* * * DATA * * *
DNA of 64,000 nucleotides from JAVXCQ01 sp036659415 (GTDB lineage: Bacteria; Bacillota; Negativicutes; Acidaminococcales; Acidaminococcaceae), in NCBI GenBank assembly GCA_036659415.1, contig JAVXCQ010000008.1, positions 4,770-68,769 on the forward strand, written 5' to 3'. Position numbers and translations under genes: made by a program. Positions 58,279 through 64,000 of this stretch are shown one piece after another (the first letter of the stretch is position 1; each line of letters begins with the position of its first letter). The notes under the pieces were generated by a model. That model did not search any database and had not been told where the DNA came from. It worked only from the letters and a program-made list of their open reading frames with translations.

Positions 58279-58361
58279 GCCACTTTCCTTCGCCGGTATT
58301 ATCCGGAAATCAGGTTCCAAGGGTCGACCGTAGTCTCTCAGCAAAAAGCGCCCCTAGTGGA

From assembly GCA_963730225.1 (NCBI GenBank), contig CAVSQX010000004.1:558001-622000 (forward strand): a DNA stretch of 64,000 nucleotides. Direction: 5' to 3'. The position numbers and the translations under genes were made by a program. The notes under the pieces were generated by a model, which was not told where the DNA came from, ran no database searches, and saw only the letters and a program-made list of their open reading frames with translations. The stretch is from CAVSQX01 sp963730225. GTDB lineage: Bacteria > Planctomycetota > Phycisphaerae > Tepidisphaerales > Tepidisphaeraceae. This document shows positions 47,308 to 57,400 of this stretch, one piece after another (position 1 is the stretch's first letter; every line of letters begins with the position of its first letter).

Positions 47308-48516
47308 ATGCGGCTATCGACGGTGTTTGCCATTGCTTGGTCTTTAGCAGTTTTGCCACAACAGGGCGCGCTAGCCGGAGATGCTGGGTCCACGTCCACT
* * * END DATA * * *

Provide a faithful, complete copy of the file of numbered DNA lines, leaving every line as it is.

DNA of 64,000 nucleotides from JAVXCQ01 sp036659415 (GTDB lineage: Bacteria; Bacillota; Negativicutes; Acidaminococcales; Acidaminococcaceae), in NCBI GenBank assembly GCA_036659415.1, contig JAVXCQ010000008.1, positions 4,770-68,769 on the forward strand, written 5' to 3'. Position numbers and translations under genes: made by a program. Positions 58,279 through 64,000 of this stretch are shown one piece after another (the first letter of the stretch is position 1; each line of letters begins with the position of its first letter). The notes under the pieces were generated by a model. That model did not search any database and had not been told where the DNA came from. It worked only from the letters and a program-made list of their open reading frames with translations.

Positions 58279-58361
58279 GCCACTTTCCTTCGCCGGTATT
58301 ATCCGGAAATCAGGTTCCAAGGGTCGACCGTAGTCTCTCAGCAAAAAGCGCCCCTAGTGGA

From assembly GCA_963730225.1 (NCBI GenBank), contig CAVSQX010000004.1:558001-622000 (forward strand): a DNA stretch of 64,000 nucleotides. Direction: 5' to 3'. The position numbers and the translations under genes were made by a program. The notes under the pieces were generated by a model, which was not told where the DNA came from, ran no database searches, and saw only the letters and a program-made list of their open reading frames with translations. The stretch is from CAVSQX01 sp963730225. GTDB lineage: Bacteria > Planctomycetota > Phycisphaerae > Tepidisphaerales > Tepidisphaeraceae. This document shows positions 47,308 to 57,400 of this stretch, one piece after another (position 1 is the stretch's first letter; every line of letters begins with the position of its first letter).

Positions 47308-48516
47308 ATGCGGCTATCGACGGTGTTTGCCATTGCTTGGTCTTTAGCAGTTTTGCCACAACAGGGCGCGCTAGCCGGAGATGCTGGGTCCACGTCCACT